The center of Danite activity was then between Zorah and Eshtaol, the area where Samson grew up. However, this incident seems to have antedated Samson’s judgeship. Previously Moses, and later Joshua, had sent spies before them (Numbers 13; Joshua 2). There are many parallels between chapter 18 and Numbers 12:16 to Numbers 14:45 and Deuteronomy 1:19-46 [Note: See A. Malamat, "The Danite Migration and the Pan-Israelite Exodus-Conquest: A Biblical Narrative Pattern," Biblica 51 (1970):1-16; and O’Connell, pp. 235-38.] There is no reference to God’s leading the Danites to send spies, however. In view of what follows, this decision seems to have lacked divine initiative or permission.
When these representatives happened to come to Micah’s house, they recognized the distinctive voice of his Levite (Judges 18:3). After learning what he was doing there, the Danites explained their mission and asked the Levite to inquire from Yahweh whether their journey would be successful (Judges 18:5). The tabernacle was just a few miles from Micah’s house, and the Danites should have gone there if they wanted to know God’s will. The Levite, perhaps using Micah’s ephod, announced God’s approval of their mission (Judges 18:6). In view of his own relationship to God it is doubtful that he really received an answer from Yahweh. Moreover, in view of what the soldiers proceeded to do, their plan was definitely not in harmony with God’s will.
2. The apostasy of the Danites ch. 18
The report of the spies 18:7-10
The five Danites continued northward about 100 miles and finally came upon an area they felt would be ideal for their needs. They discovered the isolated town of Laish (Leshem, Joshua 19:47) that they believed they could capture fairly easily. [Note: See John C. H. Laughlin, "Dan," Biblical Illustrator 9:4 (Summer 1983):40-46; and "Avraham Biram-Twenty Years of Digging at Tell Dan," Biblical Archaeology Review 13:4 (July-August 1987):12-25.] It occupied a beautiful location on the southwestern foothills of Mt. Hermon.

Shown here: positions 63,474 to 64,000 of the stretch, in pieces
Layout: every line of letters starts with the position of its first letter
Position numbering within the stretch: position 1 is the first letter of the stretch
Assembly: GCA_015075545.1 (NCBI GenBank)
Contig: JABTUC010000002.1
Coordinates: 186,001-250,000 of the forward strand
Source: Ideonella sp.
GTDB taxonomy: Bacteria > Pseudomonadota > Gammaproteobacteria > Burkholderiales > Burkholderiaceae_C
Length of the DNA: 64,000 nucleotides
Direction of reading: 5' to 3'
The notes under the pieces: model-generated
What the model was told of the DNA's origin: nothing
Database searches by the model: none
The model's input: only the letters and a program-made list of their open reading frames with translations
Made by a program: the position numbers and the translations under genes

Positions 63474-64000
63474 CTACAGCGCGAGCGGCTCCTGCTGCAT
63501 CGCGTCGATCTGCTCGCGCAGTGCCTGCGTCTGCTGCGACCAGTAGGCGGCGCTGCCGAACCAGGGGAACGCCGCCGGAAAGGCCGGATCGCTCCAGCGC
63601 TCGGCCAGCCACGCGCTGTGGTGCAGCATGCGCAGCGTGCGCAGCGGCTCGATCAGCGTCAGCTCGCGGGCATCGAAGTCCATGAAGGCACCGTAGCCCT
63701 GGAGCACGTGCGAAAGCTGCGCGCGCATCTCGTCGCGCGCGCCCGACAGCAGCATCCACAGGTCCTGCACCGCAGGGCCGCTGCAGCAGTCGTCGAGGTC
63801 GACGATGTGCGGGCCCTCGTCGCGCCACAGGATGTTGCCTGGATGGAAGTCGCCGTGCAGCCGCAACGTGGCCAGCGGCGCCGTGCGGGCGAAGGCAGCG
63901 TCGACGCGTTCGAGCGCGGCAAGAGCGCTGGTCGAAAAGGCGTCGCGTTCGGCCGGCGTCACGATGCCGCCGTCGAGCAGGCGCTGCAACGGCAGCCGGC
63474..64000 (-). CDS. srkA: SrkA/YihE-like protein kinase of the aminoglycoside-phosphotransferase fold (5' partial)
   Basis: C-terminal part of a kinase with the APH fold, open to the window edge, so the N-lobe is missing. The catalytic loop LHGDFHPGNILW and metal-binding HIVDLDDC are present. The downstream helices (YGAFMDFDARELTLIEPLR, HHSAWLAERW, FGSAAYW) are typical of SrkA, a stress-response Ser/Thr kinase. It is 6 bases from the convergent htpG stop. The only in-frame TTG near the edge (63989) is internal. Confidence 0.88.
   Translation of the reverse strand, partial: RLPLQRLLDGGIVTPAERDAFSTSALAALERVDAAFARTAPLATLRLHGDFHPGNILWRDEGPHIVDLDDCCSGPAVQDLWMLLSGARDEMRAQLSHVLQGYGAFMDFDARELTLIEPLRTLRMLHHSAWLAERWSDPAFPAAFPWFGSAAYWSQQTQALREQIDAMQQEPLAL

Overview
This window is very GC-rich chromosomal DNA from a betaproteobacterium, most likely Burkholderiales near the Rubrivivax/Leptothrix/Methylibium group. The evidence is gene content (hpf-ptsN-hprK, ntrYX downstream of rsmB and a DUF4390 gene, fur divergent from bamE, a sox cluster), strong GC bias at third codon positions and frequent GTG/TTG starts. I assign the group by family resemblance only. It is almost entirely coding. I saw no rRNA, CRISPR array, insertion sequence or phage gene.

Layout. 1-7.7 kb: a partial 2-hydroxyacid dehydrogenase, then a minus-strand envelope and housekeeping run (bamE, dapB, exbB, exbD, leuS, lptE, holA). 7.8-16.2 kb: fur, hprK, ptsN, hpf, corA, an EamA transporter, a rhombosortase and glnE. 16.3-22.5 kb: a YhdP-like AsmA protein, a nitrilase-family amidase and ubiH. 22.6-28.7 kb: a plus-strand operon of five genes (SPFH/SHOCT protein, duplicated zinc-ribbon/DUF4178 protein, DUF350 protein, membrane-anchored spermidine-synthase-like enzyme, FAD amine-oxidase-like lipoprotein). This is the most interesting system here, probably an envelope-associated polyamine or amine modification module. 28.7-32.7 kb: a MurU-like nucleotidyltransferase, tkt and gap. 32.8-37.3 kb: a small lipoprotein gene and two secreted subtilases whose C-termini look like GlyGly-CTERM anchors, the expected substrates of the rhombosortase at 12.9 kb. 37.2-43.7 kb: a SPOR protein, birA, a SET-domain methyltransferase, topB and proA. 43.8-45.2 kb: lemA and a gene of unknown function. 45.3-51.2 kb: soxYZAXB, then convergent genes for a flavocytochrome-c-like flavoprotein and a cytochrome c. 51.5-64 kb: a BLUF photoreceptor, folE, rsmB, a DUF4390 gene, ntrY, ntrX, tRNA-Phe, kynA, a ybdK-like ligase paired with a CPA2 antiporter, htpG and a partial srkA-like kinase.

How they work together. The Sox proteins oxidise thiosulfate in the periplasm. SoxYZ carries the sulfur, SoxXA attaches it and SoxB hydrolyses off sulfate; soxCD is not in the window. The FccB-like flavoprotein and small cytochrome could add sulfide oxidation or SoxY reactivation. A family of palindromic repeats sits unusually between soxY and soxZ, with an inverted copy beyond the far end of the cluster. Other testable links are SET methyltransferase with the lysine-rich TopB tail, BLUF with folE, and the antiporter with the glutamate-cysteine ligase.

"Unlike most Canaanite cities of the time, Laish was not defended by stone walls but by huge ramparts consisting of alternating layers of soil from the surrounding region and debris from previous settlements." [Note: Block, Judges . . ., p. 501.]
"The Bible refers to the country as Phoenicia only in the New Testament (Mark 7:26; Acts 11:19; Acts 15:3; Acts 21:2). The Old Testament regularly uses merely the name of either or both of its principal two cities, Tyre and Sidon. These two cities, both prominent in merchandising activity, continue to the present day and are only twenty miles apart. They never seem to have enjoyed any real political cohesion, however, which means that the country never did either. In fact, the boundaries of the country, at any given time, are difficult to fix because this was true. The people often are called simply ’Sidonians’ in the Old Testament (Deuteronomy 3:9: Joshua 13:4; Joshua 13:6; Judges 3:3; Judges 18:7; 1 Kings 5:6; etc.). This is because Sidon was more important than Tyre in early history." [Note: Wood, Distressing Days . . ., p. 79.]
Encouraged by the Levite’s report these spies persuaded their fellow Danites to believe that God would give them this new "promised land." Its advantages were three (Judges 18:7). It was a "quiet and secure" site (cf. Judges 18:27). There was no dominating ruler under whom the Danites would have to submit; they could continue to do as they pleased. Third, it enjoyed an isolated location that also suggested no interference from people who might object to the Danites’ practices. Obviously the Danites wanted to continue to live as they chose rather than submitting to God’s will for His people. The name "Dan" is similar to the Hebrew word that means "justice." How ironic it was that the tribe that was to judge Israel (Genesis 49:16) should participate is such a miscarriage of justice.
One writer suggested the following translation of Judges 18:7 on the basis of the Arabic cognate of the Hebrew word translated "humiliating" in the NASB: "there was no one speaking with authority in the land, no one in possession of control." [Note: A. A. MacIntosh, "The Meaning of MKLYM in Judges XVIII 7," Vetus Testamentum 35:1 (1985):76.] This translation is possible but probably not as accurate as the NASB marginal reading that suggests that there was no ruler who exercised restraining influence in that area.